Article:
The Union Recorder

Opinion

September 15, 2012

Potential value of an education outweighs any additional costs

MILLEDGEVILLE — The rising cost of tuition, coupled with the increased emphasis on higher education and workforce training and development, add to the value of staying close to home for an education.

We’ve often said Milledgeville and Baldwin County have the unique benefit of being home to three college campuses. The Baldwin County Career Academy continues to prep students for the careers of their choice while they are still in high school in conjunction with Central Georgia Technical College. Local dual enrollment programs are value-added as well.

Recent news that the state’s technical colleges, including Central Georgia Tech, will see a tuition hike next spring is yet another reminder. Tuition for a full, 15-hour course load will cost $1,275 next semester, or $150 more than today, though CGTC leaders say most students will be able to utilize Pell grant funds to cover the cost gap.

The TCSG board also approved a new $50 institutional fee beginning in spring 2013 and a $50 fee for online courses starting in fall 2013, which serves 85,000 students online. A student will pay an average of $223 in fees.

Once the expense of books is added in, usually about $500, the total cost to attend a TCSG college full-time for a semester next year will be just under $2,000. The out-of-pocket cost for students who qualify for the HOPE grant will be about $1,086.

GED testing fees rose July 1 by $32 due to the transition to computer-based testing. State colleges, including Georgia College, are experiencing a 2.5 percent tuition increase this fall following a 3 percent jump last year.

While the increase in tuition and fees related to a college education — and even a GED — have the potential to be disheartening for some students and families already grappling with financial challenges, consider the potential impact of a college education.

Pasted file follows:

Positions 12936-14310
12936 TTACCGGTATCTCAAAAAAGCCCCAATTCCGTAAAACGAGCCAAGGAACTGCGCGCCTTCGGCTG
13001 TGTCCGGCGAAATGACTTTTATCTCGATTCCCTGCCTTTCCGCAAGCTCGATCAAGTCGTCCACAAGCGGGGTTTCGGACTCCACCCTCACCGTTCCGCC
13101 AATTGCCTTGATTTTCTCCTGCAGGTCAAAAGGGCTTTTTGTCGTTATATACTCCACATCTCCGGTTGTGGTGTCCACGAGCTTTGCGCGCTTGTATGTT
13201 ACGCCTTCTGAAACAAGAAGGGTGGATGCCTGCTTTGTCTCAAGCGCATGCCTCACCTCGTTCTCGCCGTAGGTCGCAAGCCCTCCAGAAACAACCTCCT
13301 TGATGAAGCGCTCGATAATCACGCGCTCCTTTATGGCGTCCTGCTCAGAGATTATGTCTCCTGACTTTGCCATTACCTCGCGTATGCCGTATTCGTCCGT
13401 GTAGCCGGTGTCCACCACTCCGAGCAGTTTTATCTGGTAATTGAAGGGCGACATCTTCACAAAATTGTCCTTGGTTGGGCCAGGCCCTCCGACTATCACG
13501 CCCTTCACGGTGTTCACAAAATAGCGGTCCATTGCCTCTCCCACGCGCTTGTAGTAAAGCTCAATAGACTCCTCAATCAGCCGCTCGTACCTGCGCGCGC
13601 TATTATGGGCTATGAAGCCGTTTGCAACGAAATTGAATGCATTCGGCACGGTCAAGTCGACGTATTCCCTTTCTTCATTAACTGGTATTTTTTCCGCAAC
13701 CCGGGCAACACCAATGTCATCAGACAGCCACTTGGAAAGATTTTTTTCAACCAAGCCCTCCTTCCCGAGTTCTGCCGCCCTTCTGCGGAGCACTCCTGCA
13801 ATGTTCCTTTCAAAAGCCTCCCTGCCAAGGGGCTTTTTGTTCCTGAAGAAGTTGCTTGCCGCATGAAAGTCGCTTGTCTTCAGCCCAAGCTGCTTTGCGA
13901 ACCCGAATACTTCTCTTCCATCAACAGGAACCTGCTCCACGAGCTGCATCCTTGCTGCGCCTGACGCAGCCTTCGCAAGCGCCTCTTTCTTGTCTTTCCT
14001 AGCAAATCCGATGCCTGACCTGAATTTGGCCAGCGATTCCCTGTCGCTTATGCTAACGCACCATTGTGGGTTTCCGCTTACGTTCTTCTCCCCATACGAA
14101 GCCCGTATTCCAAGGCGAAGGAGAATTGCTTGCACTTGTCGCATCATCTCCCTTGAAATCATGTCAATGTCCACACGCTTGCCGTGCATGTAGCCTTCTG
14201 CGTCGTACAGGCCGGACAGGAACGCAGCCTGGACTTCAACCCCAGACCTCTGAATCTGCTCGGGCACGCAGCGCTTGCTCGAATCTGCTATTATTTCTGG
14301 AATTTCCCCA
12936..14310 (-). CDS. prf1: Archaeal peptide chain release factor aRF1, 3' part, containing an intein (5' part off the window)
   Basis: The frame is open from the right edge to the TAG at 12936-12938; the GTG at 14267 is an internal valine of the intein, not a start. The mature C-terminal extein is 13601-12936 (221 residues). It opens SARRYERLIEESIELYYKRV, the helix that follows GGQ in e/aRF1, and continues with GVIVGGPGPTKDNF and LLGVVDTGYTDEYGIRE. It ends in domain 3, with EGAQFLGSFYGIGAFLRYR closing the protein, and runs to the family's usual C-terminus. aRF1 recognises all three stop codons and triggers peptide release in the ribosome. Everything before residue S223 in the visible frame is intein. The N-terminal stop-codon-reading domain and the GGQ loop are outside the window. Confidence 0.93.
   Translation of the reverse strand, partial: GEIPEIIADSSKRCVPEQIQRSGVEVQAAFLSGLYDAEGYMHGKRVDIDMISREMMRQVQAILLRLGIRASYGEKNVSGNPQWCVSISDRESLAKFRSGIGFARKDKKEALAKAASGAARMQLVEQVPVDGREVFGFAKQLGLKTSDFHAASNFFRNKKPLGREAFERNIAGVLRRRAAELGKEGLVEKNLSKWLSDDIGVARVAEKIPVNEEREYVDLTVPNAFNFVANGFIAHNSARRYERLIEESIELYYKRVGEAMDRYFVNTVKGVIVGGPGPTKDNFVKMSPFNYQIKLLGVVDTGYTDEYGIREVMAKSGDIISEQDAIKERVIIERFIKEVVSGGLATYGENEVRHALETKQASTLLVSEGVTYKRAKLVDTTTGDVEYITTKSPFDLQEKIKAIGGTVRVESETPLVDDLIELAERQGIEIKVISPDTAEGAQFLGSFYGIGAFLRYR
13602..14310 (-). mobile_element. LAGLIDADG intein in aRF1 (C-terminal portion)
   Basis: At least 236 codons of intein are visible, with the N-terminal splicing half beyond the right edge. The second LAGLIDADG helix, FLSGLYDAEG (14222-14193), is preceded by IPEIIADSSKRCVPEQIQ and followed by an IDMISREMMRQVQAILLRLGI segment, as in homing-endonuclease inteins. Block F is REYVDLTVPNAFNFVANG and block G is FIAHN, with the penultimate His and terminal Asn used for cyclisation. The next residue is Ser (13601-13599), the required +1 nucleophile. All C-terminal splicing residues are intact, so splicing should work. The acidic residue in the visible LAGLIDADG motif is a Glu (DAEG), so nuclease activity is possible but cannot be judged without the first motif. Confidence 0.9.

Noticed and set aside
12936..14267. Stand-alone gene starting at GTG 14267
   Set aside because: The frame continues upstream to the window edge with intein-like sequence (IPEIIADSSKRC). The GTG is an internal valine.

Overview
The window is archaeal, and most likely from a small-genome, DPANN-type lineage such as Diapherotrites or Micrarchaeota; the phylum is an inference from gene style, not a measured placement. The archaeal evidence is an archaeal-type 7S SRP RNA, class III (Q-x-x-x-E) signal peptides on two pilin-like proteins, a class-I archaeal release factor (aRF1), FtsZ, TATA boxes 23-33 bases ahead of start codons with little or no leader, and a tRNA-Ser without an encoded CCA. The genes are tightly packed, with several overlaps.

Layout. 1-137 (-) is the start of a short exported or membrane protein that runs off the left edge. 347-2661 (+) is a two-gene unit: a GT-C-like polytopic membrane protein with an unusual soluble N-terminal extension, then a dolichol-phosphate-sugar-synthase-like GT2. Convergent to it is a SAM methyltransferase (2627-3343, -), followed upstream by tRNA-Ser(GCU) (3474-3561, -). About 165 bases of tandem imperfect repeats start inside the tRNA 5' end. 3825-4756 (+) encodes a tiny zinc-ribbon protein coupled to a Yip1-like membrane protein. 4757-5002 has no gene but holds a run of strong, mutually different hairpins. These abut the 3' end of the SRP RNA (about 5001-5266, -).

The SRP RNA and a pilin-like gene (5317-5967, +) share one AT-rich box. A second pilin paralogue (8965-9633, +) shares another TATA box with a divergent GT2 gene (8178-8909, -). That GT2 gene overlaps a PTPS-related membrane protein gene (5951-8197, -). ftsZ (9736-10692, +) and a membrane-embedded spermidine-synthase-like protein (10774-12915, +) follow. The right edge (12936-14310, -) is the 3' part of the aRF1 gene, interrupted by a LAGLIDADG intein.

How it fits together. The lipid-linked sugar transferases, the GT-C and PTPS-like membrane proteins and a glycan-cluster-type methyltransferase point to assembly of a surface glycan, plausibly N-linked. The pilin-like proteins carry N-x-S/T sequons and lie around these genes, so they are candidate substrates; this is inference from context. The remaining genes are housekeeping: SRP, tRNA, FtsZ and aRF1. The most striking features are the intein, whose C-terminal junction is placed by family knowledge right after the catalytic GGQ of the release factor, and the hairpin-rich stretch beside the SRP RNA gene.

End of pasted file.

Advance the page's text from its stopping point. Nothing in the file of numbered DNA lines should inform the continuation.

A recent report indicates that the odds that a young person in the U.S. will go to college if their parents haven't — 29 percent — are among the lowest of developed countries. The U.S. ranks 14th among 37 countries in the percentage of 25- to 34-year-olds with a higher education. A generation ago, the U.S. ranked among the top in the world.

If this recent report sounds surprising, factor in the rising dramatic stakes for the U.S. competing for jobs in a global economy and it’s easy to see the value of an advanced education and training in today’s job market and its potential to change the financial course for not only an individual, but an entire family.

It seems there is no added dollar amount equivalent to having in place a skills set that sets the course for a family’s future — skill, coupled with will to succeed. The local educational opportunities available in Baldwin County put the community ahead of the game when compared to other communities, but students and the community mustn’t overlook the possibilities for local options and programs.

The impact of overlooking these potentially high-yielding options — not only on the individual student’s future but also one’s family — far outweighs the cost.

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